Christmas Carols, Ancient And Modern

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presents of eatables to provide for the great con­sumption consequent upon such entertainments; the following is a list of those sent on this occa­sion : two sides of venison, two half brawns, three pigs, ninety capons, five geese, six turkeys, four rabbits, eight partridges, two pullets, five sugar loaves, half a pound of nutmegs, one basket of ap­ples and eggs, three baskets of apples, two baskets of pears.*
Suitors also presented gifts to the Chancellor, for the purpose of influencing his judgment. Sir Thomas More always returned these," and it is related of him, that being presented by " one Mrs. Goaker" with a pair of gloves and forty pounds of angels put into them, he said to her, " Mistresse, since it were against good manners to refuse your New-year's gift, I am content to take your gloves, but as for the lining I utterly refuse it."f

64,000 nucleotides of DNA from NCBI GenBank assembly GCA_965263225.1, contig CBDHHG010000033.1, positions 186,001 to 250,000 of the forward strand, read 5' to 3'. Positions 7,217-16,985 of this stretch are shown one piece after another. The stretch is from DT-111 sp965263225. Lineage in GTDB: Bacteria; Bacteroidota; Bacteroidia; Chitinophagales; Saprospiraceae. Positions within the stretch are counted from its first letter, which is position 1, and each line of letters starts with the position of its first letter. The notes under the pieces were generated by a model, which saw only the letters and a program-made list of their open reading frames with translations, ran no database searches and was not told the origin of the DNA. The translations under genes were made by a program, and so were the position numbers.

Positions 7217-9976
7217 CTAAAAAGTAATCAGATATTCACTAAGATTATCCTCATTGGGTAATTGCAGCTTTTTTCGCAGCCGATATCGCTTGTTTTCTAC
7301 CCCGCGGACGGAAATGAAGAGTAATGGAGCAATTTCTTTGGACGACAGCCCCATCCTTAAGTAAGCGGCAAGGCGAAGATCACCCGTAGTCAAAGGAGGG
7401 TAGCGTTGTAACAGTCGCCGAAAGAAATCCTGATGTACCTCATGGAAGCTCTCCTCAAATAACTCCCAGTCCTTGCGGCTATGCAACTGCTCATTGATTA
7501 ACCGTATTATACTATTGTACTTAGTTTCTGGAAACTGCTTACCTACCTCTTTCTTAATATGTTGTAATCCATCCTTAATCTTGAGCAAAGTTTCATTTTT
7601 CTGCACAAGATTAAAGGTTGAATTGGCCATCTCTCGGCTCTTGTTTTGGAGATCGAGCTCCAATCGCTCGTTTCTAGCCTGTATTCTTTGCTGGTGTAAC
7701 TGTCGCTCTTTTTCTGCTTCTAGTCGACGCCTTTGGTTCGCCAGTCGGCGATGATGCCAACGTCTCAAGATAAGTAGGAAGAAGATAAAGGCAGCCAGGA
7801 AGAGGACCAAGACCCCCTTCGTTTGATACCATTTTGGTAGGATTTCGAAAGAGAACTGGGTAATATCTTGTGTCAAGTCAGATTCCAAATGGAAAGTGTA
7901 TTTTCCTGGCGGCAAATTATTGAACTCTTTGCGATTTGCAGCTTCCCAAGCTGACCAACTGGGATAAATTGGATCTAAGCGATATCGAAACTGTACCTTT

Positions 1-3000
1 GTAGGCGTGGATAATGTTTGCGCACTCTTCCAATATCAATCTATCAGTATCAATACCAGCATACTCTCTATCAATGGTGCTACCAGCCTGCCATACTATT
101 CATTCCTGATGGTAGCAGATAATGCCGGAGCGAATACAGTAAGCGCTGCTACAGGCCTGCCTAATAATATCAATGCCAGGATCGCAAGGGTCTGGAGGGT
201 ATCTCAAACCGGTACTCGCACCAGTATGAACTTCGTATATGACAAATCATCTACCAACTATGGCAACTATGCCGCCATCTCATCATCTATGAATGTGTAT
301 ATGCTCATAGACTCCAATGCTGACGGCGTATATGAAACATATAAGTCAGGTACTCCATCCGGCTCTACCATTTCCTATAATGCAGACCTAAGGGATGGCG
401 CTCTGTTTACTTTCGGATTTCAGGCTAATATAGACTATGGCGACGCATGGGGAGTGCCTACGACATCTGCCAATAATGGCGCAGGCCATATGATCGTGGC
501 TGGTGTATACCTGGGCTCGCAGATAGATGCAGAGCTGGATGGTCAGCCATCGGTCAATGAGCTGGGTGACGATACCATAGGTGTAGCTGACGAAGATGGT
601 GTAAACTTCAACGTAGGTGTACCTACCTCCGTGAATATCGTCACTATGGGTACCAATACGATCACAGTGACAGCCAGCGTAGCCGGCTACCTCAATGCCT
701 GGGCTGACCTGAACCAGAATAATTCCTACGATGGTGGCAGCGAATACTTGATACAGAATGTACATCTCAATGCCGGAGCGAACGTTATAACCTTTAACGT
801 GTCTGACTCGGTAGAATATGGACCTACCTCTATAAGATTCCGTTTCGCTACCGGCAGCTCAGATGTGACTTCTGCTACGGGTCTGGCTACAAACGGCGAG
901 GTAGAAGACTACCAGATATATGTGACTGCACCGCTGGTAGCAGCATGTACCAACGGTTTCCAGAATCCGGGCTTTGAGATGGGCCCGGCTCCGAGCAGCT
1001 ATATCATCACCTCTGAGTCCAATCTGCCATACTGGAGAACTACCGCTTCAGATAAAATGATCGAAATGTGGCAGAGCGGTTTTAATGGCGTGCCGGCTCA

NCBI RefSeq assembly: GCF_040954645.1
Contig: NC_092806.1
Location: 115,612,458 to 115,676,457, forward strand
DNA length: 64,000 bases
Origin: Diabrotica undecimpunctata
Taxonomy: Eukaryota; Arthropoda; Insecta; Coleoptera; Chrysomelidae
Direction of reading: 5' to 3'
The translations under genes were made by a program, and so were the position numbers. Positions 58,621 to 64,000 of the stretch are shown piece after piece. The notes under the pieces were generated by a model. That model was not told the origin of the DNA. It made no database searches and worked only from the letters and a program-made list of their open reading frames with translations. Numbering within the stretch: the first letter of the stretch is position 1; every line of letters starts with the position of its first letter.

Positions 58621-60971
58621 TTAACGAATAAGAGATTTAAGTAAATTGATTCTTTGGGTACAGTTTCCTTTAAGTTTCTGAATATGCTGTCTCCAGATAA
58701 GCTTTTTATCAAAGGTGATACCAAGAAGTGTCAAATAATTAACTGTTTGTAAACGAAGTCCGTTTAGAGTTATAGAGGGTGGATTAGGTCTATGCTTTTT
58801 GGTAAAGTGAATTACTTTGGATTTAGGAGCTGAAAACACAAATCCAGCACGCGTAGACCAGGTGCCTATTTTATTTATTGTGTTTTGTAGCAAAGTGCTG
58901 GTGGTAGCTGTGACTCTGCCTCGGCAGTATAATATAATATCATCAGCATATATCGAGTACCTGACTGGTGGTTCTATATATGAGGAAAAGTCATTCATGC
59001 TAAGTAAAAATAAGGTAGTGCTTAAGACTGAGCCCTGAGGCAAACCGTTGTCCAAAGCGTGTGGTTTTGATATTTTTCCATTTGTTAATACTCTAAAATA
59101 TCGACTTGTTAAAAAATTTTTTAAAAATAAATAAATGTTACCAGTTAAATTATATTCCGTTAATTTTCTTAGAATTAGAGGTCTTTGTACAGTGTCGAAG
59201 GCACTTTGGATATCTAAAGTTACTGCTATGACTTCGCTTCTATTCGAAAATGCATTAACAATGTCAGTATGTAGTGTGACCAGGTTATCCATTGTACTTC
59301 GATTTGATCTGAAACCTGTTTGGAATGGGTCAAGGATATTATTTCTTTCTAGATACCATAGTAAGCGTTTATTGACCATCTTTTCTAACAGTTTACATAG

The officers of his court also gave New-year's gifts to the Chancellor; and the first judge that dis­tinguished himself by refusing them was Lord Cowper, who came into office in 1705.J The Mar­shal of the King's Bench likewise formerly pre­sented the judges with a piece of plate as a New-year's gift. Sir Matthew Hale wished to decline it, but finding such a precedent might injure his successors, he received the value of it in money, and applied it to the relief of the poor prisoners.
The Epiphany, or Twelfth-day, is a feast of very high antiquity. During the Saturnalia a king was elected, who was invested with full power over the assembled guests, and the custom of electing a Twelfth-day king may have been modified from this, although the office of Lord of Misrule appears
* Arcbaeologia, vol. xviii. p. 335.
t Roper's Life of Sir T. More, p. 73.
X Parkes's History of the Court of Chancery, p. 290.

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